10. JohnMcC says:

    @michael reynolds: “What did the President know and when did he know it?”

  11. DrDaveT says:

    Awesome. They’re actually using the Steve Martin defense.

    Can “Excuuuuuuuuuse me!” be far behind?

  12. Pch101 says:

    It can be said without a hint of hyperbole that the Trump real estate and casino businesses may include a money laundering component.

    One may also wonder if some of these losing enterprises such as the steak and vodka businesses may have been set up in part to facilitate the money laundering effort. It wouldn’t have mattered if they generated cash if their primary purpose was to clean it.

  13. gVOR08 says:

    Who’s left that hasn’t had undisclosed meetings with Russians? Barron?

  14. Mikey says:

    @gVOR08: My money’s on Tiffany. She’s not really part of the group anyway.

  15. MarkedMan says:


    One may also wonder if some of these losing enterprises such as the steak and vodka businesses may have been set up in part to facilitate the money laundering effort

    Of course, Donald is a crook and a liar, so there is every reason to suspect criminal enterprise wherever he had business dealings. OTOH, I always thought an important component of a money laundering front was the handling of large amounts of cash. Casino’s work, but businesses where you primarily take credit cards or commercial checks seem problematic.

  16. grumpy realist says:

    @MarkedMan: I’d suspect the casinos and the real estate deals before the steaks and vodka, which are going to only be able to handle chump change by comparison. Very easy to sling around several hundreds of thousands or millions in casino cash flow–a little harder to do it with steaks. I imagine at least one skeptical bureaucrat would be insisting on seeing a boxcar of beef at some point.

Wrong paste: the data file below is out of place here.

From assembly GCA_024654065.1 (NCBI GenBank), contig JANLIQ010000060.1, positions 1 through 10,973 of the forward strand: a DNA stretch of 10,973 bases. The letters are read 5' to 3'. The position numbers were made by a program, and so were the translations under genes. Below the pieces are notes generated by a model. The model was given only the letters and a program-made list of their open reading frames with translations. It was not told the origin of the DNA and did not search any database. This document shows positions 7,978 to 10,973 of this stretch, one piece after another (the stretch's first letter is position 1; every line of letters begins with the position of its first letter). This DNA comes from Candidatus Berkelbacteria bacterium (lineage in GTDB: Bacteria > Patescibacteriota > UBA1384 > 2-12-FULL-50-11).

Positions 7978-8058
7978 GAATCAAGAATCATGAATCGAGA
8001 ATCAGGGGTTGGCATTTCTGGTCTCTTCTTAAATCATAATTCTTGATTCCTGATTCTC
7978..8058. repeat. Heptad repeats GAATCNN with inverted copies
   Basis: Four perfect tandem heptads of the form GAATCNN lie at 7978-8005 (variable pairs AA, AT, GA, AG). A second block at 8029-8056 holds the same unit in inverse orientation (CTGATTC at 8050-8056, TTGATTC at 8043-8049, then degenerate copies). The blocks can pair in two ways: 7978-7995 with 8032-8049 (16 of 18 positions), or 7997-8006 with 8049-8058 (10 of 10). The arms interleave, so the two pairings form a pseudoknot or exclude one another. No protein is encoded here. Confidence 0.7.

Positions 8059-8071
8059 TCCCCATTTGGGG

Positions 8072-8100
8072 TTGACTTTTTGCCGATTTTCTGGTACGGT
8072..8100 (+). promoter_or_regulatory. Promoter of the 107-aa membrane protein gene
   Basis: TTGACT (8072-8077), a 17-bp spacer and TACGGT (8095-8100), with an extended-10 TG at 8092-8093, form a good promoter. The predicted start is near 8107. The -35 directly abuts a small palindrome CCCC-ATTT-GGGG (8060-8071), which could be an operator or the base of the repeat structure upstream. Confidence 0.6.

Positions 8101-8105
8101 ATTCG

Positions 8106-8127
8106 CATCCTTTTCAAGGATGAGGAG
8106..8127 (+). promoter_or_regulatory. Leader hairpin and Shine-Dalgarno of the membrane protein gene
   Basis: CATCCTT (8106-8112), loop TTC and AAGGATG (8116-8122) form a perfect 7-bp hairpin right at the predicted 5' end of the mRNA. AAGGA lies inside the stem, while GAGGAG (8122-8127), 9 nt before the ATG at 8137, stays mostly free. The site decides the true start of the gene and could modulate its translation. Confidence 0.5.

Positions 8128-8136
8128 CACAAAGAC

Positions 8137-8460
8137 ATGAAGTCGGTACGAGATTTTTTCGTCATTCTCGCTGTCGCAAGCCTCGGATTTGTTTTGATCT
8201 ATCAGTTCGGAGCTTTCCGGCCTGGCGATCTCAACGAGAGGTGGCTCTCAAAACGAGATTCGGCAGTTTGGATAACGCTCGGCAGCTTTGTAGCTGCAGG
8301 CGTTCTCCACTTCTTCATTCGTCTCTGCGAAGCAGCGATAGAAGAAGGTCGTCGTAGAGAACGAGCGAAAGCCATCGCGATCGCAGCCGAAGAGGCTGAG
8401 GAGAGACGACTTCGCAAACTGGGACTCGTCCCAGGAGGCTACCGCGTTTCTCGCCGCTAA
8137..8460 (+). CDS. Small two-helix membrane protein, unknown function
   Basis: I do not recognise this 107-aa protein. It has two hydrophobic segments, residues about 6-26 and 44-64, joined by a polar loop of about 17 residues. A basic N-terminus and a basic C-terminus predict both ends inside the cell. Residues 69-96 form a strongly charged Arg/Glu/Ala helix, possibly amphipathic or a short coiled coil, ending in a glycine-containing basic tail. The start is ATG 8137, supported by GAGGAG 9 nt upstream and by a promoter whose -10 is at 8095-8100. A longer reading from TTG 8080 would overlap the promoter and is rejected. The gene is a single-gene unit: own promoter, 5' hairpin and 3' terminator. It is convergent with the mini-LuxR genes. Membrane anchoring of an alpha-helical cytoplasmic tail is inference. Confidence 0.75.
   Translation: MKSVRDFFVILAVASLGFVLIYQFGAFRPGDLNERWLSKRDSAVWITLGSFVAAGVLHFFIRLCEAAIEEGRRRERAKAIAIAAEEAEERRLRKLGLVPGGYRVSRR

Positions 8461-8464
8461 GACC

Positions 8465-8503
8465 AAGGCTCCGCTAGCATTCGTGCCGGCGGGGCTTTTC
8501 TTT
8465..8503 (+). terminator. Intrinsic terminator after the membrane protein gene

The other area that supposedly gets used a lot for money laundering is movie-making because you can hide a lot in what passes for movie accounting. (This reminds me of the old jib about what EBITDA really stands for: “Earnings Before I Tricked the Dumb Auditor”)

    I guess you can always fall back on the traditional areas of hookers and blow, but Trump wants to have a “nice” reputation….

  17. grumpy realist says:

    P.S. My boyfriend and I at one point got impacted by an embezzlement fiasco (misused NSF/DOE funds, the university decided to smooth everything over but insisted double-work from the university’s grad students in order to cut costs, in spite of the fact that the grad students had nothing do to with the case). We kept trying to puzzle out what the money had gone for, since it seemed to be too much for hookers but too little for other potential money drains such as drugs.

  18. Pch101 says:

    Have Russian mobsters (or whomever) dump money into shell companies that in turn “invest” in or “loan” the money to Trump-related entities.

    Subsequently distribute some of the cash flow back to the “lenders” or “investors.”

    Voila, clean money.